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Tuesday, November 11, 2008


South African legend passes away at the age of 76.

Article on from Gallo Music

It is with great sadness that Gallo music announces the passing of recording artist Miriam Makeba.

“Her elegance, her grace, her voice will be remembered and revered beyond Africa and music. She was one of the first soldiers to step out onto the international landscape and cry against what was happening in our country at the time. She did more than just sing beautifully, she used her voice to announce who we where, not just as South Africa, but as Africa. Rest in Peace Mama Africa.’ Laz Serobe CEO Gallo Music.

Internationally renowned singer Miriam Zenzile Makeba, died aged 76 on November 9 after taking ill near the southern Italian town of Caserta following a concert. Affectionately referred to as "Mama Africa", she was the legendary voice of the African continent who became a symbol of the fight against apartheid. ‘I look at a stream and I see myself: a native South African, flowing irresistibly over hard obstacles until they become smooth and, one day, disappear -- flowing from an origin that has been forgotten toward an end that will never be.’.. Miriam Makeba.

She died just after having sung for half an hour where she was giving a performance to support writer Roberto Savaino in his stand against organized crime at Castel Volturno near Naples along with other singers and artistes. Ms Makeba collapsed half an hour into the performance and was rushed to a nearby hospital in Caserta, where she died after cardiac arrest.

Miriam Zenzi Makeba was born in Johannesburg in on March 4, 1932. Her mother was a Swazi sangoma and her father, who died when she was six, was Xhosa. As a child, she sang at the Kilmerton Training Institute in Pretoria, which she attended for eight years.

As far back as she could remember she’d always wanted to be a singer. By age 13, she was entering talent shows and walking away with first prizes for her efforts. Invitations to sing at weddings roused her popularity as more and more people became dazzled by the talent and charm of the young singer. Her professional career began in the 1950s with the Manhattan Brothers, before she formed her own group, The Skylarks, singing a blend of jazz and traditional melodies of South Africa.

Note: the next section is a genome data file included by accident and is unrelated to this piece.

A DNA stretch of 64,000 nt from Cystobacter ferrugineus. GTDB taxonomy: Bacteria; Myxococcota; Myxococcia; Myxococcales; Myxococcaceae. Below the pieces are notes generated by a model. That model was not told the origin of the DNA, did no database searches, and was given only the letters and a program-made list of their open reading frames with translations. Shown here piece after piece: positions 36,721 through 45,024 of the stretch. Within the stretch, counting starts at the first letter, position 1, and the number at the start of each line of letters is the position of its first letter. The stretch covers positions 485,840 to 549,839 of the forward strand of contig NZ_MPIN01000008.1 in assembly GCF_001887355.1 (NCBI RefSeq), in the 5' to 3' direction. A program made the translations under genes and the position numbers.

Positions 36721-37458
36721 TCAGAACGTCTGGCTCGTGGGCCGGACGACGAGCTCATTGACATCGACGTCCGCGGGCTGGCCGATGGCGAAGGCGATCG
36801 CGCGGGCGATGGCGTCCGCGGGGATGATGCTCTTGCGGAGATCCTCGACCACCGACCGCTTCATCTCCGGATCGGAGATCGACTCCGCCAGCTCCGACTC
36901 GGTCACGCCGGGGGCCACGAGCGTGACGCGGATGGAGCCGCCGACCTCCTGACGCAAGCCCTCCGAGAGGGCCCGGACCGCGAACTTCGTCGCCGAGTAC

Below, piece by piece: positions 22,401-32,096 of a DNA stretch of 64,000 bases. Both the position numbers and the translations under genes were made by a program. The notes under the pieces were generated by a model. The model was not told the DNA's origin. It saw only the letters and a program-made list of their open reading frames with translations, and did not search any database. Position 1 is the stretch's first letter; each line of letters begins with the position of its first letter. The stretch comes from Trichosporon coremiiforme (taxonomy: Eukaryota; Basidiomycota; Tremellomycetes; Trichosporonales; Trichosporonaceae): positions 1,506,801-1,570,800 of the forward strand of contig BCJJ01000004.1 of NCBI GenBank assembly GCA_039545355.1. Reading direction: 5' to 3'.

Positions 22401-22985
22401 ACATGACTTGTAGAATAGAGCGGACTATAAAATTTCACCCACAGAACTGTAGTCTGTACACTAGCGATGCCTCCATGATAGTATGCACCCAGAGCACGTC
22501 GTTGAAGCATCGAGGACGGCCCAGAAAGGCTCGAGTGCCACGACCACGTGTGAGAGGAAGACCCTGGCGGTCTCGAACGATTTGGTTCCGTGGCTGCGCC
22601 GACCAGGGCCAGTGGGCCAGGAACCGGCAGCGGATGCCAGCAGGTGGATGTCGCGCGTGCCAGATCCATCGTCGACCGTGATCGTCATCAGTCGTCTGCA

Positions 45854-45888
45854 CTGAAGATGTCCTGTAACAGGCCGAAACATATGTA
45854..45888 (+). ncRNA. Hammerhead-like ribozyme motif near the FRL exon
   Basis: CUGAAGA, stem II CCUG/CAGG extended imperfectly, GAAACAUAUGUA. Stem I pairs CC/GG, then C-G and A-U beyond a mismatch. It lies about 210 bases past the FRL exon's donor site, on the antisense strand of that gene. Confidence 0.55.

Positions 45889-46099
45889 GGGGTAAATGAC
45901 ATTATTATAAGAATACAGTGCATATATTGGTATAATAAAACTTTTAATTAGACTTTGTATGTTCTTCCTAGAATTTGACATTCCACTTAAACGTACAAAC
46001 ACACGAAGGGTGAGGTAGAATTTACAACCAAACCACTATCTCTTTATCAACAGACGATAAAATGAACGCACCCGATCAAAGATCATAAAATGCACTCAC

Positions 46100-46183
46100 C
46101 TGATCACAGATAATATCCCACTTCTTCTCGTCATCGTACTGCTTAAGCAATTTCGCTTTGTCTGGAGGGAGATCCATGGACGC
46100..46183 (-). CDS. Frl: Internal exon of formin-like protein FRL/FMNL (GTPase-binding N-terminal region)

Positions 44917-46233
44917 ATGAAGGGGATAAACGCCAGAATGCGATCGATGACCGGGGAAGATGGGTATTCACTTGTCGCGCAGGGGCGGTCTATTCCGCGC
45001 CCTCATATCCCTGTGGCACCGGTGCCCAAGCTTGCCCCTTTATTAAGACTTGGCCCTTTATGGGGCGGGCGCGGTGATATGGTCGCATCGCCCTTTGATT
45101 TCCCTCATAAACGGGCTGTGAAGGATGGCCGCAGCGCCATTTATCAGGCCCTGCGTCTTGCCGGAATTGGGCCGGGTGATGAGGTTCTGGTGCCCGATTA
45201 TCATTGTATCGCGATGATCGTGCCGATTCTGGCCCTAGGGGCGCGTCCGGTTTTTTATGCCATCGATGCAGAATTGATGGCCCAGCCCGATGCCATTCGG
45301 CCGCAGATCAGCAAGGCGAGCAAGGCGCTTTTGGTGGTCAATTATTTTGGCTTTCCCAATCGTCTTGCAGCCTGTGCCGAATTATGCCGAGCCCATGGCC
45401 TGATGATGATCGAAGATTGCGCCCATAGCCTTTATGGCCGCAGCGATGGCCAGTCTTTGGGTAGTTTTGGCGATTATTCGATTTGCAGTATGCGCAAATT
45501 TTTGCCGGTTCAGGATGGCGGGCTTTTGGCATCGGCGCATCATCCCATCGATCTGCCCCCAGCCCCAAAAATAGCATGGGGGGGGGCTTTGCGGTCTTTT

In 1959, she performed in the musical King Kong alongside Hugh Masekela, her future husband. Though she was a successful recording artist, she was only receiving a few dollars for each recording session and no provisional royalties, and was keen to go to the US. Her break came when she starred in the anti-Apartheid documentary Come Back, Africa in 1959. She went to the premier of the film at the Venice Film Festival.

Makeba then travelled to London where she met Harry Belafonte, who assisted her in gaining entry to and fame in the United States. She released many of her most famous hits there including Pata Pata, The Click Song (Qongqothwane in Xhosa), and Malaika. In 1966, Makeba received the Grammy Award for Best Folk Recording together with Harry Belafonte for An Evening With Belafonte/Makeba. The album dealt with the political plight of black South Africans under Apartheid. (She was the first African to ever win a Grammy)

She discovered that her South African passport was revoked when she tried to return there in 1960 for her mother's funeral. In 1963, after testifying against Apartheid before the United Nations, her South African citizenship and her right to return to the country were revoked. She has had nine passports, and was granted honorary citizenship of ten countries.

Her marriage to Trinidadian civil rights activist and Black Panthers leader Stokely Carmichael in 1968 caused controversy in the United States, and her record deals and tours were cancelled. As a result of this, the couple moved to Guinea. Makeba separated from Carmichael in 1973, and continued to perform primarily in Africa, South America and Europe. She was one of the African and Afro-American entertainers at the 1974 Rumble in the Jungle match between Muhammad Ali and George Foreman held in Zaïre. Makeba also served as a Guinean delegate to the United Nations, for which she won the Dag Hammarskjöld Peace Prize in 1986.

After the death of her only daughter Bongi Makeba in 1985, she moved to Brussels. In 1987, she appeared in Paul Simon's Graceland tour. Shortly thereafter she published her autobiography Makeba: My Story. Her commendable humanitarian work within South African, aimed in particular at women includes a school for girls and a rehabilitation centre for women were projects that she passionately worked on until her death.

Her recorded works number in at almost 40 albums, with two albums even being released two years ago, including the famous 1966 concert in Berns, Sweden that was ‘discovered’ as an archive from an old fan in Sweden, revealing Mama Africa to the younger generation as she was in her hey day. This was rereleased as a DVD album package.

Over the years her powerful voice maintained the tone and clarity that enabled it to be both forceful in a protest march and soothing in an African lullaby. Her most recent concert at home she brought together Africa and the West as she sang her long list of African classics backed by a full classical orchestra. Standing ovations are the norm for a performer as powerful as Miriam Makeba.

Her exceptional personal and artistic profile is part of our national history. The history books can only mention her as who she was, ‘Mama Africa,’ the one who sang us lullabies while we wept.

More information from Dolly Gaehler, Dreamcatcher on 072 155 4356 or email: or Nomsa Radebe, Dreamcatcher on 079 474 3633 or email: